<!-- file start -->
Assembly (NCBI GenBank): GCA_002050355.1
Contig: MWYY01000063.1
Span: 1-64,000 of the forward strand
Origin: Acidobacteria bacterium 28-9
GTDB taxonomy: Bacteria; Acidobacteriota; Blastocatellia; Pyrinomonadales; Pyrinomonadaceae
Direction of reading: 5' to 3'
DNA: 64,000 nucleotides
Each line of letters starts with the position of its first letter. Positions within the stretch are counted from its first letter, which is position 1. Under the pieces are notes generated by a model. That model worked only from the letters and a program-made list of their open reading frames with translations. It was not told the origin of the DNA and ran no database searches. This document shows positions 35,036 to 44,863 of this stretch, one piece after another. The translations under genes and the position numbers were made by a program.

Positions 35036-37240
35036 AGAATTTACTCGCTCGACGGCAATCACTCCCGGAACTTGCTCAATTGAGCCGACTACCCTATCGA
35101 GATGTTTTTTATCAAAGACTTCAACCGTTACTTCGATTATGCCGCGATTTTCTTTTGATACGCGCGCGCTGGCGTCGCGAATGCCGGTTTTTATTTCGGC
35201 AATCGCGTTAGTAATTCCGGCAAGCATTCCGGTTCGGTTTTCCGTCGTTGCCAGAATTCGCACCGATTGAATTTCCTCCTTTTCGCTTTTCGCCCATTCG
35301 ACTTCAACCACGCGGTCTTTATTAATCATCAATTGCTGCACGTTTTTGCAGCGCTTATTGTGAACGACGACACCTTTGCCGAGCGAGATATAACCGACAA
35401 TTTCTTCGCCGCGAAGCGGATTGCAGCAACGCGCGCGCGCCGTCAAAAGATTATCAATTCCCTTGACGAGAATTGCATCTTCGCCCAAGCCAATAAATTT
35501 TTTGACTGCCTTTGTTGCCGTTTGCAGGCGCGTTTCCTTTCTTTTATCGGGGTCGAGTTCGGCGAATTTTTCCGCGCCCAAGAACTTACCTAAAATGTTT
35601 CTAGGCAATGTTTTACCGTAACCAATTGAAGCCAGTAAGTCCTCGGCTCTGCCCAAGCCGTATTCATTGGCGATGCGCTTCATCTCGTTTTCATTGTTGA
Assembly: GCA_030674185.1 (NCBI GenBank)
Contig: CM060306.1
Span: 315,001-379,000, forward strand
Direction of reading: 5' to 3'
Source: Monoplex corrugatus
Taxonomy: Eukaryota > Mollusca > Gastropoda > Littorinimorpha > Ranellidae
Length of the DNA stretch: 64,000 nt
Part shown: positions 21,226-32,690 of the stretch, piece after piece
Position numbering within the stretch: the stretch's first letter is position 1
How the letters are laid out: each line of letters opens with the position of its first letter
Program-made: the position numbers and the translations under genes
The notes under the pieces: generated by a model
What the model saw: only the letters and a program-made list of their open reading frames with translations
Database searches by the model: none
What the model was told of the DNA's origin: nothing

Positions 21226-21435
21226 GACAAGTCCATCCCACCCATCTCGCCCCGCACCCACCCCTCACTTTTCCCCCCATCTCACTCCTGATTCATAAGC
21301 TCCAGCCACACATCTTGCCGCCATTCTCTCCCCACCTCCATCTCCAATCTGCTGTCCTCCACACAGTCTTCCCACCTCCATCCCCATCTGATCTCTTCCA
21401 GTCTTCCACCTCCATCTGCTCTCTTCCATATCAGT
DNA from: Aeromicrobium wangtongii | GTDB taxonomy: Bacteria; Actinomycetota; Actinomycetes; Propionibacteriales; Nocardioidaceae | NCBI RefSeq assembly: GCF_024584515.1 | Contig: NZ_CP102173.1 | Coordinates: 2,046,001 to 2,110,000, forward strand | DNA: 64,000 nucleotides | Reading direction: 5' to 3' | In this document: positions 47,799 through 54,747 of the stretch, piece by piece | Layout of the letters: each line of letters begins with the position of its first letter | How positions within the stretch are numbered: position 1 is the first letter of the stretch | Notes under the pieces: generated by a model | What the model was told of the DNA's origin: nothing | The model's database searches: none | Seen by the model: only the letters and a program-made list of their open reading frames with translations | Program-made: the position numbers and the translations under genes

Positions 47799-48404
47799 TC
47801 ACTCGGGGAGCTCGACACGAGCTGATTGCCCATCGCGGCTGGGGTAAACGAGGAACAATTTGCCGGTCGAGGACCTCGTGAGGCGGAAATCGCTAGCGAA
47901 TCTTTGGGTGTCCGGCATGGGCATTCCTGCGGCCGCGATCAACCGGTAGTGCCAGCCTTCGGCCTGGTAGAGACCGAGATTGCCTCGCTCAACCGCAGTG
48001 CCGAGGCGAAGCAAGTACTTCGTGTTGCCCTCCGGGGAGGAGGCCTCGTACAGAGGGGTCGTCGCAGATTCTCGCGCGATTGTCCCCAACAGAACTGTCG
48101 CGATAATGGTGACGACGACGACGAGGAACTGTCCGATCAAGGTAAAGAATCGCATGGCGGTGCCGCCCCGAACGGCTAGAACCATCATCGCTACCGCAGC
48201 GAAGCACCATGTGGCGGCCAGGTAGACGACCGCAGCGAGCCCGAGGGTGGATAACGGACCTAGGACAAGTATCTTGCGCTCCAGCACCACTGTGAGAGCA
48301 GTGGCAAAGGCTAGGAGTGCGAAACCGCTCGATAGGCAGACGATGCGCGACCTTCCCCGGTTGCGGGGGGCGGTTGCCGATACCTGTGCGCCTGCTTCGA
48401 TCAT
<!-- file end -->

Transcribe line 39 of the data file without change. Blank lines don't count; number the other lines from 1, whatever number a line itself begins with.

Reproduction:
47801 ACTCGGGGAGCTCGACACGAGCTGATTGCCCATCGCGGCTGGGGTAAACGAGGAACAATTTGCCGGTCGAGGACCTCGTGAGGCGGAAATCGCTAGCGAA